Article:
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On Saturday morning, 20 cars lined up outside of Las Palmas Library on the city’s West Side. Balloons fluttered from car doors and words painted on their windows spelled out phrases such as “2020 Census: Be Counted” and “You Count.”
As people remain cautious of the novel coronavirus, promoting the 2020 census has pivoted to low-contact events like the Saturday car caravan planned by the San Antonio division of the League of United Latin American Citizens. The small parade of cars drove around the area in a noisy caravan, honking and waving at people to raise awareness of the 2020 census, which is still underway. The neighborhoods the cars visited were areas identified by the U.S. Census Bureau as “hard to count,” said Lupe Torres, the census events coordinator for LULAC in San Antonio and Bexar County.
“We wanted to stir up some action in these neighborhoods today,” Torres said.
San Antonio’s response rate to the decennial census currently lags behind the national average. Though census mailers started hitting local mailboxes in March, only 59.1 percent of San Antonio households have filled out the census; the national average is 62.1 percent. The response rate lags behind even that of the 2010 census, said Berta Rodriguez, the City of San Antonio census administrator.
“It makes us want to work harder,” Torres said. “It’s a challenge now, and we want to meet that challenge to increase and improve those numbers as quickly as possible because of the time element.”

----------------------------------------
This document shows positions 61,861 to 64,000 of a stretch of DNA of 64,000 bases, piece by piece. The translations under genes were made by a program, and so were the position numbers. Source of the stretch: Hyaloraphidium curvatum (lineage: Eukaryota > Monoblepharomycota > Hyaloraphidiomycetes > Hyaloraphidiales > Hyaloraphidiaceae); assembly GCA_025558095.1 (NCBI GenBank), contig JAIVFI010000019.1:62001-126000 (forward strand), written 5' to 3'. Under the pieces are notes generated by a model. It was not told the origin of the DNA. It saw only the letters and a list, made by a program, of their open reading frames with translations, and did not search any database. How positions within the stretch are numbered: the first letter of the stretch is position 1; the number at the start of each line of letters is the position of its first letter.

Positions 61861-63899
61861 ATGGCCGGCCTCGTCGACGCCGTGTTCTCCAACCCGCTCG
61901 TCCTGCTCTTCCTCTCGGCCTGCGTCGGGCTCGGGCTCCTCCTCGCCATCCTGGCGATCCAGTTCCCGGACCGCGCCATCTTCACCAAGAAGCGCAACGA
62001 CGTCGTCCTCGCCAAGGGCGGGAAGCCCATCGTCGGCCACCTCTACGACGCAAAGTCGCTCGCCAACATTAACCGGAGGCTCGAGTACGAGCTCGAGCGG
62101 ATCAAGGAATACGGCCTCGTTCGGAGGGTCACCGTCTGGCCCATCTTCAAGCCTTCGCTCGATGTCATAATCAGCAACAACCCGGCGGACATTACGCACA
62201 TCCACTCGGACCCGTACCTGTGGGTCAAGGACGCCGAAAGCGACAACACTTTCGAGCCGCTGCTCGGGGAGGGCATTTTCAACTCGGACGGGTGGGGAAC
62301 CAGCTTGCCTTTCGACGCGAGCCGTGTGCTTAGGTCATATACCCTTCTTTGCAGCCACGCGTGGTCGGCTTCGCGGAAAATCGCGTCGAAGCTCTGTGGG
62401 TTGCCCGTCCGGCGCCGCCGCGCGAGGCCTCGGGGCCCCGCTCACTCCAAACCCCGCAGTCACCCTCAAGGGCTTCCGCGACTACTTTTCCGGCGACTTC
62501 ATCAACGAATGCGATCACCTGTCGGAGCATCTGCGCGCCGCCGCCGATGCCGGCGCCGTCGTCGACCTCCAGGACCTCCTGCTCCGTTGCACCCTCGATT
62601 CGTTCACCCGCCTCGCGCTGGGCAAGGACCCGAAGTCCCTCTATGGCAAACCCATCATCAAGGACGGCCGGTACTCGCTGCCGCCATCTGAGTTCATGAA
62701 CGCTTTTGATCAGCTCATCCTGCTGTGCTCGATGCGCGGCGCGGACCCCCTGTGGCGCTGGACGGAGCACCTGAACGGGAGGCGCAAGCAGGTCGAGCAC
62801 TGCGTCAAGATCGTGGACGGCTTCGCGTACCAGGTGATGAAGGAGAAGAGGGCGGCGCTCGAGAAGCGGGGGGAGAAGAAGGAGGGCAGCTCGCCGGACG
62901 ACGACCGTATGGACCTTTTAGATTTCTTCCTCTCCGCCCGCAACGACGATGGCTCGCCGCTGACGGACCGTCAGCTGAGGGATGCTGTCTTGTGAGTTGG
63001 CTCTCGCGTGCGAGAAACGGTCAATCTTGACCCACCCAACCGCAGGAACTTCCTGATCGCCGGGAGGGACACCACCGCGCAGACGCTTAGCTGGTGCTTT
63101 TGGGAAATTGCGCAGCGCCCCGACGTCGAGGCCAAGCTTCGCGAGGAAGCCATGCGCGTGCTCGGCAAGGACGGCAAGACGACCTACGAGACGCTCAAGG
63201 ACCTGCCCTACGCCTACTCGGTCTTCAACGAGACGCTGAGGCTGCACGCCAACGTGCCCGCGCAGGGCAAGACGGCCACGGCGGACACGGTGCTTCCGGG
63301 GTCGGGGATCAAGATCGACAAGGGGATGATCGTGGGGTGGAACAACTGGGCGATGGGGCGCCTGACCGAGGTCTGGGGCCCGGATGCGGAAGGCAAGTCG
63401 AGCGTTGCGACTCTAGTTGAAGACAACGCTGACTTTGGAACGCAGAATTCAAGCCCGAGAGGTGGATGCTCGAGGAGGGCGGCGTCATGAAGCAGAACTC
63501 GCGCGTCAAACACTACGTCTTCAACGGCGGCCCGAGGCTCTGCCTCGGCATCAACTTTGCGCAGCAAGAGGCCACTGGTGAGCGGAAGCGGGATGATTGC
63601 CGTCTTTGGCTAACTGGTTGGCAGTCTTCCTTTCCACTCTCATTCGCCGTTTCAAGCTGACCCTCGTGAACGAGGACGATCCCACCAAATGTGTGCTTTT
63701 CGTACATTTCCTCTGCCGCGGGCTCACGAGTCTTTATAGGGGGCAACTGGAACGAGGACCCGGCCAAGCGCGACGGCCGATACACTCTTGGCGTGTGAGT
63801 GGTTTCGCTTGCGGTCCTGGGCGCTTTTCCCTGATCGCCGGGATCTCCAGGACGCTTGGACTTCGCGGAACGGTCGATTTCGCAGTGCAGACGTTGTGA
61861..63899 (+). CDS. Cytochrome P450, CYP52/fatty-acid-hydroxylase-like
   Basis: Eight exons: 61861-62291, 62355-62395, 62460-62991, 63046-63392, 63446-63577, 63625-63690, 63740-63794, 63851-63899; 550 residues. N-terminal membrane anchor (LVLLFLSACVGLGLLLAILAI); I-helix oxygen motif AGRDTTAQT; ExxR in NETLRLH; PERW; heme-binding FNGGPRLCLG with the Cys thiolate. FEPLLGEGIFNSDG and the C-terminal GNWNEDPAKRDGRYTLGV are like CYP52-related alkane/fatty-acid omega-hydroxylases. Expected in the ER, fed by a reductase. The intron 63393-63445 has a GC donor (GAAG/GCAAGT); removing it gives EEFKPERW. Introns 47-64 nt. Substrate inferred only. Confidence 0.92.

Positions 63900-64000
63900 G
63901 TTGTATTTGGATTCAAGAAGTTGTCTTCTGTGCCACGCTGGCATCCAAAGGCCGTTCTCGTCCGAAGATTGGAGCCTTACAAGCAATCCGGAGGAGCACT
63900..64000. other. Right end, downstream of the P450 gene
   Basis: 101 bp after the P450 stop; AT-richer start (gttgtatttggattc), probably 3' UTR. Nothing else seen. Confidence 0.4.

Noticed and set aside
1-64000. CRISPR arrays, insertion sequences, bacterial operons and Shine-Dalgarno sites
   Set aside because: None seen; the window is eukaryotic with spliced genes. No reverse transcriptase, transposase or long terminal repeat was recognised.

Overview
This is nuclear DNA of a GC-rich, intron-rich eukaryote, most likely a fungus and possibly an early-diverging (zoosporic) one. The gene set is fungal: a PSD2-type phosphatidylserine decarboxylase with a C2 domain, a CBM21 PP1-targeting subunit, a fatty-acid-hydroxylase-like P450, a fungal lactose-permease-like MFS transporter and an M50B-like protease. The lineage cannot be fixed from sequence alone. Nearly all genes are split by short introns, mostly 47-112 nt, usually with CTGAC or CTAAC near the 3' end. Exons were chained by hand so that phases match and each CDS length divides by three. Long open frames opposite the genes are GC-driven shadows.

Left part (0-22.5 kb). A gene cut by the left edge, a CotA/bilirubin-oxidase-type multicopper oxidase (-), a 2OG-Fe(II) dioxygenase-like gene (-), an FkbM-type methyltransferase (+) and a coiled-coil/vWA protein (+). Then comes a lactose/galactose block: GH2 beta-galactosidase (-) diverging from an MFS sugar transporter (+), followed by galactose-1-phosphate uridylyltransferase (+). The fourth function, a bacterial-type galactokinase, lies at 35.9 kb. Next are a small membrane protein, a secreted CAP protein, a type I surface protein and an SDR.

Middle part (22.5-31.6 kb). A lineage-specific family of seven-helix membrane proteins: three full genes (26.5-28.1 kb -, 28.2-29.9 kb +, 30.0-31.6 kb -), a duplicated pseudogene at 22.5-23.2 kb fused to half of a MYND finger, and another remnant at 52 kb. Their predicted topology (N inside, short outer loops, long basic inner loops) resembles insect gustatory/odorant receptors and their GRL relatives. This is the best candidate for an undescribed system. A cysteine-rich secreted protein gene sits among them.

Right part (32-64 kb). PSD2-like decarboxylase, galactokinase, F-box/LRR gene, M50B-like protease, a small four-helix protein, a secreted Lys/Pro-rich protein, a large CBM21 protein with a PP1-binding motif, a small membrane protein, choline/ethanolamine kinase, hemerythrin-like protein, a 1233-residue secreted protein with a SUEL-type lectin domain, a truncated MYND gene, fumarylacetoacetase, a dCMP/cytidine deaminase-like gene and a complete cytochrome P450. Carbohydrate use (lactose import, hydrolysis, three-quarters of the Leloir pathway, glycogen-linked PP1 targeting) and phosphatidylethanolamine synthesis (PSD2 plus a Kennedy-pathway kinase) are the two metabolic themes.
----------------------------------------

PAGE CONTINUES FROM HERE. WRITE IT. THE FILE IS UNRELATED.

The population data collected by the U.S. Census Bureau every 10 years determines the distribution of federal funding to communities like San Antonio, Rodriguez said. People who use roads and highways, visit community clinics, and have kids in public schools will all be affected by the 2020 census. Getting an accurate count for future federal funding is even more important now as the novel coronavirus still plagues San Antonio and the rest of the country, she said.
“As we recover from the pandemic, understanding the population and the needs of that population is critically important,” Rodriguez said. “But the reality is people have a lot going on with this pandemic.”
Census workers also headed to nearby public housing property Cassiano Homes Apartments to knock on doors Saturday morning. Only about 50 percent of households in the area have responded to the census so far, according to Rodriguez. Even door knocking has changed to accommodate the environment created by the coronavirus pandemic, one of the census specialists explained. There’s no contact to prevent any transmission of the novel coronavirus. Instead, the census workers left large paper door hangers with census information and a QR code that leads to the 2020 census website.
Though filling out the census online only takes a few minutes, Rodriguez recognized many of the obstacles that the Census Bureau was aware of pre-coronavirus pandemic are still in place.
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“Language barriers, lack of internet access, lack of understanding of the importance [of completing the census],” Rodriguez said. “But right now, the pandemic has created a focus on so many day-to-day needs. We understand people are faced with real challenges and the census is not on their radar. We’re here to say, ‘Put it on your radar.’”